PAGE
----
But imagine my surprise (dismay? shock?) when all this time I thought I looked like this…

Black Mesa Road R1 6A - MLR

Or this…

MALR in Crack Canyon

Turns out I look like this…

M.L. Rowland image


After a very little digging, I discovered that this is Sir Rowland Hill. According to the Museum of London’s website, he lived from 1495 to 1561,  was Lord Mayor of London in 1549 and, all in all, a pretty decent guy. Among other things, Sir Rowland “gained a fearsome reputation as a ‘foe to vice…’ Much of Hill’s personal energies were devoted to charitable and philanthropic causes.  He gave generously to the poor and took a personal interest in the running of [some] hospitals…”

Now at least when I look in the mirror in the morning and this face crops up, I’ll know it’s Sir Rowland and not that I had a really really rough night.

Read Full Post »

Mount Rainier

This is from the National Association for Search and Rescue’s Facebook page. Interesting and informative, and a great reminder for all of us working in Law Enforcement, EMS, Incident Management, Search and Rescue, or Fire.

“Nick Hall Serious Accident Report Released by NPS

On June 21st of last year, Park Ranger Nick Hall fell to his death during the rescue of critically injured climbers at 13,800 ‘ elevation on Mount Rainier. Nick, a 33-year-old former U.S. Marine sergeant, was in his fourth season with the National Park Service (NPS). He was following his passion for the outdoors, having worked in various jobs that developed his expertise as a ski patroller, medical technician, and mountaineering and river ranger. Those who knew Nick describe a quiet, competent leader with a strong, commanding presence.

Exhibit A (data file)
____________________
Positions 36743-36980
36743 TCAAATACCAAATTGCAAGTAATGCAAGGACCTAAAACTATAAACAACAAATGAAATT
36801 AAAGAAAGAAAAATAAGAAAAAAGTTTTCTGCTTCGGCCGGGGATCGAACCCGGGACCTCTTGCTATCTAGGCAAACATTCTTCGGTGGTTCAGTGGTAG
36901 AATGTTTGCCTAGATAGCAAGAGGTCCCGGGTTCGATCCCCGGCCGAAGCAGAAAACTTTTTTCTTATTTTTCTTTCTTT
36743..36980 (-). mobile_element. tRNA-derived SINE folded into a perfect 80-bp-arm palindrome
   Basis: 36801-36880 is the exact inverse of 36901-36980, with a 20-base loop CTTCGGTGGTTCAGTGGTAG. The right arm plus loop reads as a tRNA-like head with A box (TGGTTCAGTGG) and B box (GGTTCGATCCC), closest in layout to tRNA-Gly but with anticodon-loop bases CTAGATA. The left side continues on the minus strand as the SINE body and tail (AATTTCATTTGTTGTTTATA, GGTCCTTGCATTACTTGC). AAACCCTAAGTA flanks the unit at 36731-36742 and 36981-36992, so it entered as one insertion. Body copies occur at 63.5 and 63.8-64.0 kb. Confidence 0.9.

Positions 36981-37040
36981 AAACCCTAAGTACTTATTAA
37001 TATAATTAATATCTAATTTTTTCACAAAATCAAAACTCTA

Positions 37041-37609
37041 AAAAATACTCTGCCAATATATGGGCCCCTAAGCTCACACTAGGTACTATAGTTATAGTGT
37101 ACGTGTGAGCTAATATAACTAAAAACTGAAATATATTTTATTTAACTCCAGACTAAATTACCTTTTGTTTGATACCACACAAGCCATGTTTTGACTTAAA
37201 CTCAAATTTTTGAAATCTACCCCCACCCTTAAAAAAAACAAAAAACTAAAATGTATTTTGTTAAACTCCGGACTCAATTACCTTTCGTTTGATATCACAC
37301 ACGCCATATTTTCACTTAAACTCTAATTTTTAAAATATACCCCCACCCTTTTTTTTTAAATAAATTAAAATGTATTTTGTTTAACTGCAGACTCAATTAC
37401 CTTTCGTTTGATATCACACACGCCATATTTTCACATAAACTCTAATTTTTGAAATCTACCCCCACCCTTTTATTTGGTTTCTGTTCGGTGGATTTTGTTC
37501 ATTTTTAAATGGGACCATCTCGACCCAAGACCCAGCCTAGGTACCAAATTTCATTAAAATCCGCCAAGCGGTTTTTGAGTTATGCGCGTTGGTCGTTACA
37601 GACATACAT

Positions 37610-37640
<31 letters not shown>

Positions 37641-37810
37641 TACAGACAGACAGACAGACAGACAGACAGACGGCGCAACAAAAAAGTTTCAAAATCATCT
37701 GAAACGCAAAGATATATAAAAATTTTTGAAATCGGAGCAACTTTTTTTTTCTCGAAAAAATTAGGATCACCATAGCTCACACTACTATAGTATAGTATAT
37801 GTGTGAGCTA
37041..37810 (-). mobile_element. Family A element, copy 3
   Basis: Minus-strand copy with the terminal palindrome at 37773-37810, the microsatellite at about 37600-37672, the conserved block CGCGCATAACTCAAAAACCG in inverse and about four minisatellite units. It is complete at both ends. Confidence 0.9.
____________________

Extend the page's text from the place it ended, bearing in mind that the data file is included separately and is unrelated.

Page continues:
The Serious Accident Investigation Team has completed its investigation and determined Nick died because he was not anchored with fall protection during the rescue. He lost his balance and fell while unhooking a litter from beneath a hovering helicopter. Yet, the reason he died is far more complex. Nick was not wearing fall protection likely because of a common human tendency known as “normalization of risk” [also called “homeostasis of risk”] which is to become desensitized to the risk around us and subconsciously accept high levels of risk as being normal after continuously repeating the behavior without negative consequences.

In many recent NPS fatalities, we found the same failure in our system to prevent employees from accepting unnecessary risk. The lesson for us all is to make it a practice to carefully reevaluate the risks we accept as normal—or even mundane—and to build in a margin for error, create and follow our written procedures, and provide and use our training. Managers and supervisors need to be watchful of the tendency of employees to “normalize” risks and must implement robust management and supervisory controls to prevent this from occurring in all types of field operations. We also have to look out for one another and to get beyond the apprehension of correcting our peers when we see them engaging or preparing to engage in behaviors that may get them or others hurt.

When applied, the concepts in Operational Leadership should help to prevent these tragic accidents. We have trained 15,000 employees; now it’s time we implement what we have learned into our daily operations.

I encourage all of you to read and learn from the lessons included in the Factual SAIT Report and Corrective Action Plan.”

Be safe out there!

Read Full Post »

Older Posts »

%d bloggers like this: